by Rachel MacNair
The average pro-lifer, unfamiliar with Friends (Quakers), may regard this title with some cynicism – it sounds like a pro-choice position with hand-wringing, rather than a real desire to protect children from violence. But Friends know this is a take-off on our traditional phrase of taking away the occasion of war. We deal with violence not merely by abstaining from it, but by being proactive in taking away even the temptation for it. It's placing abortion in the same category as war, which is where I agree it belongs, as asserted in the consistent life ethic.
I'm afraid I take exception to some of the "facts" listed in the pamphlet, however. Figures of high numbers of women dying from abortion, such as this pamphlet's figure of 50 to 100 thousand women dying from abortion each year world-wide, mostly illegal ones, have a poor track record on being documented. In one case, the "CNN World Report," June 18, 1989, reported 400,000 women dying in Brazil each year of illegal abortions, when the World Health Organization reported about 40,000 deaths total for all causes for Brazilian women of child-bearing age! Estimates are notoriously self-serving to the abortion business. Dr. Bernard Nathanson admitted that he knew the figures to be inflated in the case of the United States when he was working for what was then the National Abortion Rights Action League in the 1960s, but he let it slide because the figures were so useful.
Nor has the difference between legal and illegal abortions in terms of lethality for women been clearly established. The major drops in official abortion deaths in the United States mid-century accompanied the introduction of penicillin, while one couldn't note the point of legalization by studying the chart of official abortion deaths. Some deaths from legal abortion reported in the newspapers are not lodged with the official statistics. Scandals of unsafe medical conditions in legal clinics have arisen periodically in newspapers that are probably under-reporting them; there is a connection between staff engaged in serial killing and their attention to the quality of medical care. (See http://www.fnsa.org/apaw/ch2.html for why this would be so.)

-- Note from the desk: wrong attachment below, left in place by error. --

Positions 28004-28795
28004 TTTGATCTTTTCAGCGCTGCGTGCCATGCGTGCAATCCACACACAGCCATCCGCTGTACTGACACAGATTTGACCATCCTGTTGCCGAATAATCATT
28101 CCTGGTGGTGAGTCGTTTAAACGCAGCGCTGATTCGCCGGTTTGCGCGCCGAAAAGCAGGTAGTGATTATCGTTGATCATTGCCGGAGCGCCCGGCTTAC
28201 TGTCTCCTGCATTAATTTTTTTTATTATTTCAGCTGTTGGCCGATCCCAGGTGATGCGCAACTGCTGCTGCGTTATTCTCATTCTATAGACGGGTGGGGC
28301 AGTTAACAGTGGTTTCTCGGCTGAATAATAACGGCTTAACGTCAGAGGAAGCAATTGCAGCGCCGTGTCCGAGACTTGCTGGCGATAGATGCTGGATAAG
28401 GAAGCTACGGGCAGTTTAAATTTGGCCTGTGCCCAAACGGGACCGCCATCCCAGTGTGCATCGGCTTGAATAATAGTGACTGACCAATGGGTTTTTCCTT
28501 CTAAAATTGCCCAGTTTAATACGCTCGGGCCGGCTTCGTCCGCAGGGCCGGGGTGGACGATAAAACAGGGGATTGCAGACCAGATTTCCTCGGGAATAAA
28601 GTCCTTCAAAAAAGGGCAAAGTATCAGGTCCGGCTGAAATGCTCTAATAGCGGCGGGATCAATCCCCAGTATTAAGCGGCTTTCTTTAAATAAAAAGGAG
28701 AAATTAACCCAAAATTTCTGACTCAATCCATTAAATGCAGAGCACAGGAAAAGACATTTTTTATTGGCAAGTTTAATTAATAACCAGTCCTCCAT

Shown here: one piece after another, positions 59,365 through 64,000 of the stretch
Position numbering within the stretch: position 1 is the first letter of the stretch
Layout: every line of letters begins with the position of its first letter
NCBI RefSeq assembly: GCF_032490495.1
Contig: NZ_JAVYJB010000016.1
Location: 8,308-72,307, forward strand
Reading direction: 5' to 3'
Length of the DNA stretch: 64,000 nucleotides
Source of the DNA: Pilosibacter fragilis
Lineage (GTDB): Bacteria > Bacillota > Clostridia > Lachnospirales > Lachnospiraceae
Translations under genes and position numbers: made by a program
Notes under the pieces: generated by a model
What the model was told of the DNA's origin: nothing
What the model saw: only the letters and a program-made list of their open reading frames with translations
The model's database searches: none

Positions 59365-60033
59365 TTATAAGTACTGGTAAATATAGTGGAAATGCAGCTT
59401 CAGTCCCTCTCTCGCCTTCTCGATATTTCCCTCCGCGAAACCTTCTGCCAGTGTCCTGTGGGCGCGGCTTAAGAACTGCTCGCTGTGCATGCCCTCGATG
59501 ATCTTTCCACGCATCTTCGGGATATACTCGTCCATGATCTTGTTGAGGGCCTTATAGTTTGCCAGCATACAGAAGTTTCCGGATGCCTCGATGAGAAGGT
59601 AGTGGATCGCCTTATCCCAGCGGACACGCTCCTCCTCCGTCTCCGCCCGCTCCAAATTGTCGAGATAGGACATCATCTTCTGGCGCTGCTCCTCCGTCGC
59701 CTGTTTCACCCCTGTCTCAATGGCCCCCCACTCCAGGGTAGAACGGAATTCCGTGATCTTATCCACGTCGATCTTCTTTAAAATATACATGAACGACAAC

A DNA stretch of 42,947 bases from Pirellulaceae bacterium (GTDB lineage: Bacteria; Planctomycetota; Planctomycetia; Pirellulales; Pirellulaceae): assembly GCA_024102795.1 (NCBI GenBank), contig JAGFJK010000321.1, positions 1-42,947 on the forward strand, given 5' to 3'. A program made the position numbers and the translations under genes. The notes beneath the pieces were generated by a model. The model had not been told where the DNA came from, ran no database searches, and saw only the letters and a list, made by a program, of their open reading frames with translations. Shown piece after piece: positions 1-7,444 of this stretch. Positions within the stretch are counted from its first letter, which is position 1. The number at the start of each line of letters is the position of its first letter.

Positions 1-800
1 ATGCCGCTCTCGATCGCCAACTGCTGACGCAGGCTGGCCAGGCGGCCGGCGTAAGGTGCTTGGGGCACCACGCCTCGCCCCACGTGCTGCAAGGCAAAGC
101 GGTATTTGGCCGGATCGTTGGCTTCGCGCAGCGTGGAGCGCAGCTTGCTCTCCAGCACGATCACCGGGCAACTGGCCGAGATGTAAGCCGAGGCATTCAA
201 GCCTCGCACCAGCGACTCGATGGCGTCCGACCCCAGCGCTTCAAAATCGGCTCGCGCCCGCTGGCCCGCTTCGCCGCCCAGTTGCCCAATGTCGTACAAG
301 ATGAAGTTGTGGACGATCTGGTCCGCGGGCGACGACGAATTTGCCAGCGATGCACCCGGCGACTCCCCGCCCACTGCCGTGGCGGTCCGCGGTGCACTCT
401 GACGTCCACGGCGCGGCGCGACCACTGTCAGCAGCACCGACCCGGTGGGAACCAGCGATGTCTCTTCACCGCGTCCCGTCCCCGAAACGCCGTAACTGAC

In short, pro-lifers are not callous toward women dying, but instead, based on experience, don't believe that legalization of abortion helps on this. When Poland banned abortion after several decades of legal availability, the over-all pregnancy-related death numbers went down; Nicaragua's placing of a ban (accompanied by a materinal health campaign) had the same effect; Chile's move from lax to strict rules in 1989 didn't interefere with the continuing drop in maternal mortality.
When Roe v. Wade first passed, I was actually pleased, because I thought it would put the back-alley butchers out of business. But here in Kansas City, there was an abortion doctor named Richard Mucie who was in fact put out of business pre-Roe because a woman had died a horrific death from an abortion he did. After Roe, he sued to get his medical license back. He literally opened up a clinic on Main Street.
The pamphlet suggests 50 million abortions having an impact on the population growth rate. But if it's acceptable to have killing millions of people as a method of cutting population for ecological reasons, wouldn't it make more sense to kill oil company executives? We could be much more efficient, killing a fewer number of high-impact people rather than a bunch of low-impact babies.
Only if abortion had nothing to do with killing or violence would it make sense to even bring it up as having an impact on population numbers. It would be like pointing out that the 2004 tsunami at least had some population control as a silver lining.
Nevertheless, the pamphlet states clearly that supporting population control efforts doesn't necessarily imply support for abortion.
The fact is, neither banning abortions in Poland nor stopping the funding of Medicaid abortion in some states in the United States meant more births. In fact, there were slightly fewer childbirths. The abortions that didn't happen were not replaced by childbirth, but by some sort of behavior avoiding pregnancy. This suggests the number of pregnancies is not something that just so happens, independent of whether abortion is available or not.